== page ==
Great Britain has a long-standing tradition of beer brewing that runs through nearly its entire history, from particularly delicious barrels of alcohol-free beer to ancient home brews.
During that time the purpose of beer has changed considerably as has its formulation. Exceptionally early beers, such as the 13,000-year-old beer found in Haifa, Israel, as well as Sumerian and especially Ancient Egyptian beers, were consumed more like gruel than as drinks.
It was often drunk in collective bowls and served a range of purposes from being a source of nutrition and clean drinkable hydration to even being used as an early form of antibiotic medicine by the Ancient Nubians.
This is part of the reason why beer drinking is ubiquitous in so many parts of the world; the process was used to purify water that may otherwise have been unsafe to drink.
Interestingly, the origins of beer brewing in the UK predate the invasion of Britain by the Romans and were discovered in 2019 during the surveying process for a £1.5bn upgrade to the A14 road in Cambridgeshire.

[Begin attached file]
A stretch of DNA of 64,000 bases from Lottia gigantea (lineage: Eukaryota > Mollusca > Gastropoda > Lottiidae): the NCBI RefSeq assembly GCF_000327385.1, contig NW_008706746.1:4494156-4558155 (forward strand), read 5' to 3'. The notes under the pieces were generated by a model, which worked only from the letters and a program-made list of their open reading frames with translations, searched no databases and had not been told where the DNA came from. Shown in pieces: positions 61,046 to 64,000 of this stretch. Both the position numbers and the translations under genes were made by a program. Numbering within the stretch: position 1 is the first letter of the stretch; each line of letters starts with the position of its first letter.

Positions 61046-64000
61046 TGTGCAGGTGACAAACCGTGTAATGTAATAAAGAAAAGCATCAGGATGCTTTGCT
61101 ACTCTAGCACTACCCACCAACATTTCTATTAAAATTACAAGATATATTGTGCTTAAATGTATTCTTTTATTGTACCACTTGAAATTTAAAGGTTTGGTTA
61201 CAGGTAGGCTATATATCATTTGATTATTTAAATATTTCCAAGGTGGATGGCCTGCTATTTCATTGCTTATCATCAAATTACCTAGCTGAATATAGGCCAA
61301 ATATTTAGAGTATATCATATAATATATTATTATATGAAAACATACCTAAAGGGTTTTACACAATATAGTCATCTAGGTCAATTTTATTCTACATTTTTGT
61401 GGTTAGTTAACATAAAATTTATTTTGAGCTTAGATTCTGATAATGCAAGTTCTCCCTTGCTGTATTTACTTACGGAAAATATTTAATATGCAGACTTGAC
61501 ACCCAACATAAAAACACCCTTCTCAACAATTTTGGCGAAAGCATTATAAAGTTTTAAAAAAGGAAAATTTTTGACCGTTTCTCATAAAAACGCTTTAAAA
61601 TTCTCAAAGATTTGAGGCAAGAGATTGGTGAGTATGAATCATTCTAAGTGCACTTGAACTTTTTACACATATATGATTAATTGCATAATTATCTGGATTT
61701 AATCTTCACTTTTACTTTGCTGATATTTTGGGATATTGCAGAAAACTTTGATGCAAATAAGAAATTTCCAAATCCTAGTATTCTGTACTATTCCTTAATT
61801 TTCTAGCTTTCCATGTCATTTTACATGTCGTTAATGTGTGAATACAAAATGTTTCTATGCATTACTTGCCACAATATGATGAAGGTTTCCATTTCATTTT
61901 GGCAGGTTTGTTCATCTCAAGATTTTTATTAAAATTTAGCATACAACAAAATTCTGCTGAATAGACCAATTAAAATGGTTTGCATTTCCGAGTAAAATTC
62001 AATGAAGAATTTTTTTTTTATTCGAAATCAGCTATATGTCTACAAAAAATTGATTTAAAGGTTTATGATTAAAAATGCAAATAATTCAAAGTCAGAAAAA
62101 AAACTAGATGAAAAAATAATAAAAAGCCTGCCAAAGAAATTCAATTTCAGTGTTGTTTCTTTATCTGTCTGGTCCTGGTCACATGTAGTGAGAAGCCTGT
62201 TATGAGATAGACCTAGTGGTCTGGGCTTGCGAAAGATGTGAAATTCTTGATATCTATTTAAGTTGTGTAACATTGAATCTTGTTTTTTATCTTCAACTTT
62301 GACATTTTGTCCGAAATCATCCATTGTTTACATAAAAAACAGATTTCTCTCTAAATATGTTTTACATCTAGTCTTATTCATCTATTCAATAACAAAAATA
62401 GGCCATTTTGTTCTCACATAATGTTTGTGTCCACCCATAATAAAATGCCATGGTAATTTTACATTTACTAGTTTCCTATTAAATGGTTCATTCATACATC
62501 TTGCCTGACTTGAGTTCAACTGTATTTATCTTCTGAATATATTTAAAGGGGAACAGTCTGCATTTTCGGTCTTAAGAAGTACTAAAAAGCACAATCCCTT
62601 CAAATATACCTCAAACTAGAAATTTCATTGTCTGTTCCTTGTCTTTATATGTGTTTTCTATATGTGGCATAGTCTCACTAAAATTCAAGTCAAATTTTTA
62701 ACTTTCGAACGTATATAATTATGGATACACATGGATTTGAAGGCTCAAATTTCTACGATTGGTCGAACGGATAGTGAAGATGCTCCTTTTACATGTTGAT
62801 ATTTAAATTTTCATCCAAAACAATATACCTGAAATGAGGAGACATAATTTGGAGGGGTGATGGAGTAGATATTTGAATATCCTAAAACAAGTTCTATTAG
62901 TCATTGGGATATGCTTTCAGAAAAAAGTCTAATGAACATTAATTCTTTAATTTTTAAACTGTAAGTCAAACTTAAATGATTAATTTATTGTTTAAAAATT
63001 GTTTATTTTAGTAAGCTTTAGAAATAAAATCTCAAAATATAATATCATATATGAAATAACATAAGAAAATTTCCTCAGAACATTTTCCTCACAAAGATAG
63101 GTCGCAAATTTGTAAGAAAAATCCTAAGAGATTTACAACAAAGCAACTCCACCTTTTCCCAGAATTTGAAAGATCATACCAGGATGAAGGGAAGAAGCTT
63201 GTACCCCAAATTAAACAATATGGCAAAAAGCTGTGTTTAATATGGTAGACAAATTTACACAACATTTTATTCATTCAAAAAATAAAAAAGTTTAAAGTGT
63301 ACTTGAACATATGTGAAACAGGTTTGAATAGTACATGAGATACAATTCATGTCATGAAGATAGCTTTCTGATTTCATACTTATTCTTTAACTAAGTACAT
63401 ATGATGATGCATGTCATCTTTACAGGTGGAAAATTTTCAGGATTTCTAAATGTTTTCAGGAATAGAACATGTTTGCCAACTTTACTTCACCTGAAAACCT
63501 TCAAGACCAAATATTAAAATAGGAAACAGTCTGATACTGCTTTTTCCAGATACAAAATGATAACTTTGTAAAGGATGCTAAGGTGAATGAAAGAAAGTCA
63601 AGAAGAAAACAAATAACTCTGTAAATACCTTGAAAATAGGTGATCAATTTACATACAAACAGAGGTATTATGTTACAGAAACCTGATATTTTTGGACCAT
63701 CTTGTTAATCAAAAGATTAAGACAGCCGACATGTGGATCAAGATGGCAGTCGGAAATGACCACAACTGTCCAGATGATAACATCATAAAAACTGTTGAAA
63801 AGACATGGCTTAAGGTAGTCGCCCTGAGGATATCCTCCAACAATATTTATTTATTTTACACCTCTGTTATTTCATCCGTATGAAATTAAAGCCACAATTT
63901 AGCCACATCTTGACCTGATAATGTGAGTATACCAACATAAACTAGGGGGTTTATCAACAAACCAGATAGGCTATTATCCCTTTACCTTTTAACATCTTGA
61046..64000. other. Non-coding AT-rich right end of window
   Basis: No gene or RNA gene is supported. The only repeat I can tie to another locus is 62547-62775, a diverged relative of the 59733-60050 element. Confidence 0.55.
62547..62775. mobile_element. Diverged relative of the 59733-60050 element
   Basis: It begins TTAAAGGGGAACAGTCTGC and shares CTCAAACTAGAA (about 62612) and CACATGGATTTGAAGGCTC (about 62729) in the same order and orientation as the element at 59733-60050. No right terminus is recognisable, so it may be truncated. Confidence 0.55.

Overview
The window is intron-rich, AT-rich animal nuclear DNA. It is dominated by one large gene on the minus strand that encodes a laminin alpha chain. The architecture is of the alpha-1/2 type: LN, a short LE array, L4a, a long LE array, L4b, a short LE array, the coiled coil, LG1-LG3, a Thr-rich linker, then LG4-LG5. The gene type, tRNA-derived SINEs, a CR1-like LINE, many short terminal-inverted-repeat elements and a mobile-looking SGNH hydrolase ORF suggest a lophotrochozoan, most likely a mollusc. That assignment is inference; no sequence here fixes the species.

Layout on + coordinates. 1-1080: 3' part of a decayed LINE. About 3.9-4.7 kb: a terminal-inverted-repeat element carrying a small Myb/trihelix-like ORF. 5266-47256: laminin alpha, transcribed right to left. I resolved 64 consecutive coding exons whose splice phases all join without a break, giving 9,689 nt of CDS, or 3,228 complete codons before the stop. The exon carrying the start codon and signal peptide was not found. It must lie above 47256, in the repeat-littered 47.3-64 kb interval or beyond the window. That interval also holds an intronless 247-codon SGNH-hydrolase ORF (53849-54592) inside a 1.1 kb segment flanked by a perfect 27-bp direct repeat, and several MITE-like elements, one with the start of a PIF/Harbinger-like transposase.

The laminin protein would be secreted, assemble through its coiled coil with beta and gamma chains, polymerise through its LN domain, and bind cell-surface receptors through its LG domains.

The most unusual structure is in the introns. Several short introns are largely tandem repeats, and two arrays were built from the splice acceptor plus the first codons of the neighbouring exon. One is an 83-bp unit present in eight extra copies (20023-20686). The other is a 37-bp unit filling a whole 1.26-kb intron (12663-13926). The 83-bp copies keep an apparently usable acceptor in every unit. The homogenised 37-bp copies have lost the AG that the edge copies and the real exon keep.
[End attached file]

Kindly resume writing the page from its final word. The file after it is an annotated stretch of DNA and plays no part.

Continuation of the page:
The fragments of charred beer residue were dated to roughly 400BC, nearly 450 years before the Roman conquest, and were detected with the help of a scanning electron microscope, which was able to determine the subtle differences between beer, bread and porridge.
The site is also important as it resided in East Anglia, an area well known for its high-quality maritime barley that was a key part of the beer brewing process as it became more industrialised.
Whilst the archaeologists did not precisely work out the exact type of beer, Roger Protz, the former editor of the CAMRA Good Beer Guide, suggested that it could be curmi, a grain-based beer that was made with herbs and spices that balance the malt’s sweetness.
Many beers made before the 15th century would have been made with grain, as hops were not regularly used until the 1400s.